For Media

Hotels for Press
Accommodation levels in Rio de Janeiro are anticipated to be at full occupancy during the conference. While it is not the responsibility of the United Nations to procure accommodation for the media, it should be noted that the Brazilian national organizing committee for Rio+20 has committed to blocking a minimum of 500 hotel rooms in Rio de Janeiro for media covering the conference. Costs must be covered by the media. For more details, visit: http://www.rio20.gov.br For information regarding room availability please contact: Terramar Travel Agency

Emails: reservas2@terramar.tur.br or reservas4@terramar.tur.br or reservas8@terramar.tur.br

Tel: (+55+21) 35120067 or (+55+11) 30142042 or (+55+19) 35145600

Media representatives must present their approval letter and copy rio20.hoteis@itamaraty.gov.br when requesting their accommodations.

Information

Will it be worth flying down to Rio in 2012?
You know you're getting old when meaningful anniversaries celebrate things that happened before at least some of your colleagues were born. And 2012 will see a blizzard of such milestones, including the fortieth anniversary of the Limits to Growth study in 1972, the twenty-fifth anniversary of the Brundtland Commission report, Our Common Future (which began the mainstreaming of the sustainability agenda) and ? the big one ? the twentieth anniversary of the 1992 UN Earth Summit in Rio de Janeiro (Rio+20).

Let's start with Limits. The study had a massive impact at the time of publication, particularly in the teeth of the Arab and OPEC oil shocks, but after a while the media interest and political influence faded. The idea that we were running out of natural resources was undermined by new oil finds and energetic counter-arguments.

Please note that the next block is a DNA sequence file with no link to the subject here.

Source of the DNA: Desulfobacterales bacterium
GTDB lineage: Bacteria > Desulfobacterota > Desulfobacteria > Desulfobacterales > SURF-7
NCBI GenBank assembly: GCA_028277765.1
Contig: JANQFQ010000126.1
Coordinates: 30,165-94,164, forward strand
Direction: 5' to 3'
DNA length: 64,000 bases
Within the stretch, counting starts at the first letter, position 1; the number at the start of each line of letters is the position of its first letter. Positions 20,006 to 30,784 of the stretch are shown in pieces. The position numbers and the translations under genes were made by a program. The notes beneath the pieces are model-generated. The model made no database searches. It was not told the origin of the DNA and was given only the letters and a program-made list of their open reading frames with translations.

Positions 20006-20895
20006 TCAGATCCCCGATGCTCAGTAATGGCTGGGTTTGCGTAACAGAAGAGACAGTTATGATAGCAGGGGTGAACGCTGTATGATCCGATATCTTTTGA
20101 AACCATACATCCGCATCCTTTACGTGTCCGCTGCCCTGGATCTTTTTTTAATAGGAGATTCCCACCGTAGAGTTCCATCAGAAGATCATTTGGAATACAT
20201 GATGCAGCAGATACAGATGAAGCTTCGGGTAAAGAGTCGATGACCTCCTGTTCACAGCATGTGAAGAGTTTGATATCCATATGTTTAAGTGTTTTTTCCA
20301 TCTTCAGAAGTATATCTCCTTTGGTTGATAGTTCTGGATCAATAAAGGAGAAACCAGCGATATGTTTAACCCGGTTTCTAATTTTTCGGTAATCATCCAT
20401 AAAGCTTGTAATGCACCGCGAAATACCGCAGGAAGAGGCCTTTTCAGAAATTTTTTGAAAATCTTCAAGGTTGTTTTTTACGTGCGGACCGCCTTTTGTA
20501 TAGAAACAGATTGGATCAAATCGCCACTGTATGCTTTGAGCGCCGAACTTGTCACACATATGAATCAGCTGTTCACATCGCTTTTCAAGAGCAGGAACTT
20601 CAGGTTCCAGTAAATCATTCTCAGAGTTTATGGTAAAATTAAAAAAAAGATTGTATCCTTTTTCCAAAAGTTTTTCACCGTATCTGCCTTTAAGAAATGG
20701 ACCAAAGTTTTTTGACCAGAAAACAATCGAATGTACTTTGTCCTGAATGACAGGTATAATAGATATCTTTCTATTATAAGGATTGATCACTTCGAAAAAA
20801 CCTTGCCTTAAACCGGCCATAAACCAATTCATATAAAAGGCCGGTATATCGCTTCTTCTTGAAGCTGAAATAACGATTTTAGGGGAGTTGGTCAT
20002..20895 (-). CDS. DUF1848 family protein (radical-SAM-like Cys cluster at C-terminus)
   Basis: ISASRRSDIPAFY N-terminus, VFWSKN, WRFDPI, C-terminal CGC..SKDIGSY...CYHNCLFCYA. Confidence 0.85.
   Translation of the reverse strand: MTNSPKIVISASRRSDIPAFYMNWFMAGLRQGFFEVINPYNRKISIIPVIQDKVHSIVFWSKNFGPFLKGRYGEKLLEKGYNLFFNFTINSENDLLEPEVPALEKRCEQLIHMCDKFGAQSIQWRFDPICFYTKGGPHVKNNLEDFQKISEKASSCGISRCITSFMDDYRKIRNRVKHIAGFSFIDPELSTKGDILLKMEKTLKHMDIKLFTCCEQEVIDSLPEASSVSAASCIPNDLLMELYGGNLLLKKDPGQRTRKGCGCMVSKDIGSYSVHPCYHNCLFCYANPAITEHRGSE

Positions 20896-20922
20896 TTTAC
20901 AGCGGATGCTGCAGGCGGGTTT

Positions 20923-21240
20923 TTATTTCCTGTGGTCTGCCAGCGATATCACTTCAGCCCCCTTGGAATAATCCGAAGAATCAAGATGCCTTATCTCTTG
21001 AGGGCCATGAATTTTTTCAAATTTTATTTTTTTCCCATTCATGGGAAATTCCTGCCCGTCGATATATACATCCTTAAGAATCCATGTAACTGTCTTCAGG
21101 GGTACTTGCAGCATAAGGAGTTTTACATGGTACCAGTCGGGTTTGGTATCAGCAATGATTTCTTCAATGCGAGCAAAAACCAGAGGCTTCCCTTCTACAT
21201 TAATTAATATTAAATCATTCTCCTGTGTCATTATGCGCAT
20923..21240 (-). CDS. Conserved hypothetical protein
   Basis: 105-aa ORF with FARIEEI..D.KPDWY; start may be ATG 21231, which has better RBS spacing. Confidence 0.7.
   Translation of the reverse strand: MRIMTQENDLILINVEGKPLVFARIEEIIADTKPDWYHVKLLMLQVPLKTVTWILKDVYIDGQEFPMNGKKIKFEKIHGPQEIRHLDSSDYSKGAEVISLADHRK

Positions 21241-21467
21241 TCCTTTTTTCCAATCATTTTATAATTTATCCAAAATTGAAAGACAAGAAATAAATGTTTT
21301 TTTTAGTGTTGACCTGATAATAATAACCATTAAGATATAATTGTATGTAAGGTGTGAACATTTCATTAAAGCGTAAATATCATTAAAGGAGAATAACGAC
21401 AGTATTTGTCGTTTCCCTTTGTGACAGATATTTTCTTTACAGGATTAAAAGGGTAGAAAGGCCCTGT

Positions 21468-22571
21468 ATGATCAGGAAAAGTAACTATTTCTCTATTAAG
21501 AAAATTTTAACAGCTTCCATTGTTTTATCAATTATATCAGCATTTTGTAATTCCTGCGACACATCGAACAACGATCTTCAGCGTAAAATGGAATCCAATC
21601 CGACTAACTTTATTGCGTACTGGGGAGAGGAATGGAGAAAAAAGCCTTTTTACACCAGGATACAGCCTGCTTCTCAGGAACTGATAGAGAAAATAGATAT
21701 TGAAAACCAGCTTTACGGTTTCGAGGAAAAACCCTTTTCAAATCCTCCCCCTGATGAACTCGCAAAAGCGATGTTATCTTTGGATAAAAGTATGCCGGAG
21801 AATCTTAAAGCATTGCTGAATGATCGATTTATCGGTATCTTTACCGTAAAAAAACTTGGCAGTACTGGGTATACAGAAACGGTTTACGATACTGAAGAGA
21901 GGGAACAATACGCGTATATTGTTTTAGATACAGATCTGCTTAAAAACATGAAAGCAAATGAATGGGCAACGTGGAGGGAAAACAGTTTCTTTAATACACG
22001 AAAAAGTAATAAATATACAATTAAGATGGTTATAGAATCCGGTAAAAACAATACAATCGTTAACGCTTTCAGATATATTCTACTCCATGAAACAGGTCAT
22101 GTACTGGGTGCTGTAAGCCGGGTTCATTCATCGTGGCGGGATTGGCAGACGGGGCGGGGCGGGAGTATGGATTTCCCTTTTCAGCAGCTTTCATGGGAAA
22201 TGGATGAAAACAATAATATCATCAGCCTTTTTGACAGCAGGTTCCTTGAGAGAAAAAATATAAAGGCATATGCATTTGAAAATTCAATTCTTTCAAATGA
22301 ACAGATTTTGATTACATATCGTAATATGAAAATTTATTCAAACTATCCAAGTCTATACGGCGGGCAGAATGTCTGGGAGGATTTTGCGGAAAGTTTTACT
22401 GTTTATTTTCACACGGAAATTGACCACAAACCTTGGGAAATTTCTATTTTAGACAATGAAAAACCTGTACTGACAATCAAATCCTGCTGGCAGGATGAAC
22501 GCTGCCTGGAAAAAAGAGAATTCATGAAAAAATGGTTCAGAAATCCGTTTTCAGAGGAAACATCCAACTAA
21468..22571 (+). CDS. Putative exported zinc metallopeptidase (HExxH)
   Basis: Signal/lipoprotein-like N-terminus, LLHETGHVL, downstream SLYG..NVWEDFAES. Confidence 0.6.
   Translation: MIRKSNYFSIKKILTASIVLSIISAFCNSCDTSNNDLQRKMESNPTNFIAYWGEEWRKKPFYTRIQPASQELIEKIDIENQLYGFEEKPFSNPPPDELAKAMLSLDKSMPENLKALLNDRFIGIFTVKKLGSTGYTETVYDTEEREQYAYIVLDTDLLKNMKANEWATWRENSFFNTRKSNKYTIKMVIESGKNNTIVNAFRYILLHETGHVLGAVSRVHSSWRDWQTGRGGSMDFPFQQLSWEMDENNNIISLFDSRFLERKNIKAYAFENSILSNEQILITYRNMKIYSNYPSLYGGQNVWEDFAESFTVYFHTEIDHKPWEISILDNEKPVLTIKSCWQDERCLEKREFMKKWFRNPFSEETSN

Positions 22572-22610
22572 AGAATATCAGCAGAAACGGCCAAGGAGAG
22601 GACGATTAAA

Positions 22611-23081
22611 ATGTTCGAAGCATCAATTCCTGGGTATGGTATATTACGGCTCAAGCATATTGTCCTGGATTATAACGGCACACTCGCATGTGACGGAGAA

But the thing that really worries me, at least in terms of at least one of those 2012 milestones, is that the UN series of summits on environment, climate change and sustainability that started out so energetically in 1972 with the first UN Stockholm conference seems to be running out of steam ? potentially to the point of irrelevance.

Clearly a great deal of work will be done ahead of June, but my sense is that the political processes needed to produce real action have not engaged in the way they did ahead of the 1992 Earth Summit ? and, while I may be wrong, I am also picking up signs that business is way less interested than it was way back then.

But something is going to have to give if we are to get wider buy-in to truly sustainable development.

That doesn't mean that the exercise is pointless ? on the contrary, it is desperately important that we convene, debate and consider how we might get to the point where a critical mass of countries would set themselves the sort of stretch targets needed to tackle the security issues outlined above. But for the moment, in an era of jellyfish leadership, we will need to look elsewhere for solutions.
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